Republicans Target Tech Official to Link Obama to Woes

Todd Park, former U.S. chief technology officer at the White House Office of Science and Technology Policy testified before the House Oversight Committee, Nov. 13, 2013.

Todd Park, former U.S. chief technology officer at the White House Office of Science and Technology Policy testified before the House Oversight Committee, Nov. 13, 2013. J. Scott Applewhite/AP

Todd Park formally subpoenaed to testify Nov. 19.

House Republicans have formally subpoenaed the former federal chief technology officer, the latest step in a continued effort to link the White House directly to alleged security holes in the Obamacare website.

Arguing that former U.S. Chief Technology Officer Todd Park misled Congress when he said last year that he didn’t have detailed knowledge of the development of before its failed launch, the House Science, Space and Technology Committee on Tuesday released a report -- including 40 pages of attachments -- on Park’s alleged "intimate" involvement with the site's cybersecurity standards and protocols.

The committee voted last month to subpoena Park but did not do so formally until Monday, when they compelled him to testify under oath Wednesday, Nov. 19. The committee said the subpoena would help "uncover the White House’s role in faulty security." was essentially unusable when the health insurance marketplace went live Oct. 1, 2013. Park -- who last summer resigned as the country’s top technologist to work on tech recruiting for the White House from California -- helped lead the team that came in to fix the site within a few months of its failed launch.

He's been credited by Democrats with helping to save a mess of a situation.

But Republicans have for more than a year sought to tie him more closely to the run-up to the launch, implicating him -- and by extension the White House, where he worked -- in the site’s initial failure and alleged security shortcomings.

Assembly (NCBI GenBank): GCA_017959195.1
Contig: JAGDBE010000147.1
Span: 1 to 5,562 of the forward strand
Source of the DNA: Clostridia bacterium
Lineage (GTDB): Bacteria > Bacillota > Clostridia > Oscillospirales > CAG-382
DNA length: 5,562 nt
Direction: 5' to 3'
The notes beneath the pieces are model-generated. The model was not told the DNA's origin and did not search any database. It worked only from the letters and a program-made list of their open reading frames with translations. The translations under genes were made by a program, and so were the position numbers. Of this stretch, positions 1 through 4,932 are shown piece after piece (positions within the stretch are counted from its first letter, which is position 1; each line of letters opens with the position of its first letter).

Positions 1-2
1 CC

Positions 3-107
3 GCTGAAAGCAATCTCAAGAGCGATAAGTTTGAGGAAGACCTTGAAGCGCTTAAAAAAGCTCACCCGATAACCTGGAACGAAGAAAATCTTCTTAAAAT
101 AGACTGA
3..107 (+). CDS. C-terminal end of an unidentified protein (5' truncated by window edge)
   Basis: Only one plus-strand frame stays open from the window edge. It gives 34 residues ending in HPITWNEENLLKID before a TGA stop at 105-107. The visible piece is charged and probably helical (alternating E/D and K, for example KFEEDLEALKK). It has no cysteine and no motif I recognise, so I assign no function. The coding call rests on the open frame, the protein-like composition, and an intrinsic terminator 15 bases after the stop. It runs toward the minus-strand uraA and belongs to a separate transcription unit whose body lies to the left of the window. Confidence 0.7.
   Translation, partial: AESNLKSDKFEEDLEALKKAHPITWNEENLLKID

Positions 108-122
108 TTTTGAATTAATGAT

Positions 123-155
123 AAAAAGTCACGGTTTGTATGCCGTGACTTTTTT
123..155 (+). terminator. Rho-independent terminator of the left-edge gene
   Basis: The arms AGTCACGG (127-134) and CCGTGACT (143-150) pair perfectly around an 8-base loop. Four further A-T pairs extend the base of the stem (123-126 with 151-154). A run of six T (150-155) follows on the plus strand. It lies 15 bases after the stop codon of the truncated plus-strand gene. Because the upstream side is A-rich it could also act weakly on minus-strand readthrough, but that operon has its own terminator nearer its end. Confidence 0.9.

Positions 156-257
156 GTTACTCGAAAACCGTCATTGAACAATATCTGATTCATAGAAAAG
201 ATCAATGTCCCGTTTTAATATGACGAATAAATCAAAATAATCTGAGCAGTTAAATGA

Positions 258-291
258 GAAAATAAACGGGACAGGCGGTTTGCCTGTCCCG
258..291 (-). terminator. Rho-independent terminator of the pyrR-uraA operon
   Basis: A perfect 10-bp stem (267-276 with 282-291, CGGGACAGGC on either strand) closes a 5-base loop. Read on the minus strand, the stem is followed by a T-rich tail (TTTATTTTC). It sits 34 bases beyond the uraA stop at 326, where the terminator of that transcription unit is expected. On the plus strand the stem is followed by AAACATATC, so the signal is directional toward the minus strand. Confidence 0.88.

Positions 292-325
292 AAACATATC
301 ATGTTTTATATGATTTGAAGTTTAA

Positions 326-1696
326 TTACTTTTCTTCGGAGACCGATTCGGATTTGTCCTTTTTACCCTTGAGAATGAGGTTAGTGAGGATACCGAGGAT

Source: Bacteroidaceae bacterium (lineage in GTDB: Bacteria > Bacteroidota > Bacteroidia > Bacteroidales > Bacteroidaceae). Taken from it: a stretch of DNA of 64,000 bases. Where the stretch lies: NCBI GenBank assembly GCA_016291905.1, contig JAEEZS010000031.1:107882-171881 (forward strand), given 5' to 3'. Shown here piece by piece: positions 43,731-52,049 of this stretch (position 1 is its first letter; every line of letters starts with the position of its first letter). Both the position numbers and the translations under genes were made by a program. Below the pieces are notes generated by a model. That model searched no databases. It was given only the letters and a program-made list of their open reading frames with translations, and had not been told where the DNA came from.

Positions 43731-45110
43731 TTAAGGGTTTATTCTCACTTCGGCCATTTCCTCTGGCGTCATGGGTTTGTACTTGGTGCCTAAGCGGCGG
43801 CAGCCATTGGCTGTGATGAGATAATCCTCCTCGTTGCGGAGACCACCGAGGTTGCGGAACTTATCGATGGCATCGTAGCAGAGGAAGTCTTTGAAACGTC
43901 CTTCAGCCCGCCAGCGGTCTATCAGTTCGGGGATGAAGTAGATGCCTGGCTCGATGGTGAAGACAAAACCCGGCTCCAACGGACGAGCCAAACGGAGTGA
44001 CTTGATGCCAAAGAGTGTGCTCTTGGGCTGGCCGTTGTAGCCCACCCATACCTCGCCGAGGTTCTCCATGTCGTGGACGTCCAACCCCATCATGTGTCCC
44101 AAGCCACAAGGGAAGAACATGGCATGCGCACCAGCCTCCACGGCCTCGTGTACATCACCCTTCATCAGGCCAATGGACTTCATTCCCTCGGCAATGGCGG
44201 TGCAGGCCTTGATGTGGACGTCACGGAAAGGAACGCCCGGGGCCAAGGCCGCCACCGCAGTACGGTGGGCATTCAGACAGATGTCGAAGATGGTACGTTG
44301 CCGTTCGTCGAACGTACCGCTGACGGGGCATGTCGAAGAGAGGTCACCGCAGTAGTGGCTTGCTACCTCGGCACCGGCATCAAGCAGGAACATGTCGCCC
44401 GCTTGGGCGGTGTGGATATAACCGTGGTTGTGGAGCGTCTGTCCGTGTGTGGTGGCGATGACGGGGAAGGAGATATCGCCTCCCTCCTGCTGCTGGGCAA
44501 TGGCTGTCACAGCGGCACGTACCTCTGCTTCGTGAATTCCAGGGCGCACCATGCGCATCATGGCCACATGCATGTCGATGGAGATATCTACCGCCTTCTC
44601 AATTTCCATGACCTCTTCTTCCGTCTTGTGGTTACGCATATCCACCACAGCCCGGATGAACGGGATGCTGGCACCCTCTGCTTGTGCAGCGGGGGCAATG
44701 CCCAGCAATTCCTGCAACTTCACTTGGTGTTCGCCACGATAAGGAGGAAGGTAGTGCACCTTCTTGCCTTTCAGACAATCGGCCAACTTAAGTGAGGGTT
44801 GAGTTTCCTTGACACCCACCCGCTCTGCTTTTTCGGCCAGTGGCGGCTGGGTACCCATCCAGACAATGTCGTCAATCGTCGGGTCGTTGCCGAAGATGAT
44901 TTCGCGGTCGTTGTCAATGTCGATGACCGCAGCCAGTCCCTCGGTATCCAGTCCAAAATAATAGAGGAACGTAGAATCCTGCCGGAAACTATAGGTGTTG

Park was compelled by the House Oversight and Government Reform Committee last November to testify on the website, a move critics charged was based on politics and optics.

An unsuccessful campaign called Let Todd Work argued the country’s top technologist’s time would be better spent managing the troubled health insurance website than preparing for a congressional hearing.

Now, the science committee is arguing his claims then of limited knowledge of the site’s development were false.

Report: Leaked Emails Show Park Involved in Security Planning

The lawmakers say emails Park sent in the weeks and months leading up to October 2013 suggest he did have an insider view of security flaws that could have exposed consumer information if the site hadn't worked properly.

The new report includes a copy of an email in which Park requested a memo that, in his own words, “basically outlines the protection strategy, including threat assessment and response strategy. This will be a memo that we pass on to WH leadership as well, fyi.”

Although no personally identifiable information is known to have been compromised through, Republicans allege steps to secure the site were insufficient. A test server was hacked last summer, but no personal data was breached.

The science committee Republicans said they asked Park numerous times to testify before them voluntarily, but he would not cooperate, all but forcing them to issue the subpoena.

“What is the White House trying to hide?” committee Chairman Lamar Smith, R-Texas, asked in a statement released Tuesday. “The American people deserve to know their personal information on is absolutely secure.”

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